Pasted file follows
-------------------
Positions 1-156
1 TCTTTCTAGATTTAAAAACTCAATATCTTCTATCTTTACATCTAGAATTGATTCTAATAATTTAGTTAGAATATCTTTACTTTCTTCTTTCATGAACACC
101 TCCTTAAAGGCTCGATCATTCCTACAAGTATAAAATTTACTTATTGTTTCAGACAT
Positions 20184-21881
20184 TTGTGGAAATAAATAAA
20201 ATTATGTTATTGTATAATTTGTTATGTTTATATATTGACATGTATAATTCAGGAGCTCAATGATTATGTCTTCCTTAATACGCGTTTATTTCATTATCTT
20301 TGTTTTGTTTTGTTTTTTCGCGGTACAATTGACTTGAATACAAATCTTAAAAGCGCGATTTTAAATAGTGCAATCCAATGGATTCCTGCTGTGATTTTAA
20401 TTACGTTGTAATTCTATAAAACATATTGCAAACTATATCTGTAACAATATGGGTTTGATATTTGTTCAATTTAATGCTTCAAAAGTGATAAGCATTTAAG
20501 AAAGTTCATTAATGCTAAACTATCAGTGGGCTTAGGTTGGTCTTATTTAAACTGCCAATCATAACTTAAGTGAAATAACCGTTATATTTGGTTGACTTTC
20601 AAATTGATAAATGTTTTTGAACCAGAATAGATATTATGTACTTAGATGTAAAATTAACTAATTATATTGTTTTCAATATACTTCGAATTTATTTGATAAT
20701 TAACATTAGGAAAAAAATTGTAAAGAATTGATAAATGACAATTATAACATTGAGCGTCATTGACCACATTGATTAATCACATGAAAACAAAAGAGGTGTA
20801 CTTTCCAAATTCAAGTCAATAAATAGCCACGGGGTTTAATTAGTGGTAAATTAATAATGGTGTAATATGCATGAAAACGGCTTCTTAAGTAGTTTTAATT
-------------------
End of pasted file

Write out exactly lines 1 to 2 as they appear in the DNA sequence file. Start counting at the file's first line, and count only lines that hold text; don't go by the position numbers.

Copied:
Positions 1-156
1 TCTTTCTAGATTTAAAAACTCAATATCTTCTATCTTTACATCTAGAATTGATTCTAATAATTTAGTTAGAATATCTTTACTTTCTTCTTTCATGAACACC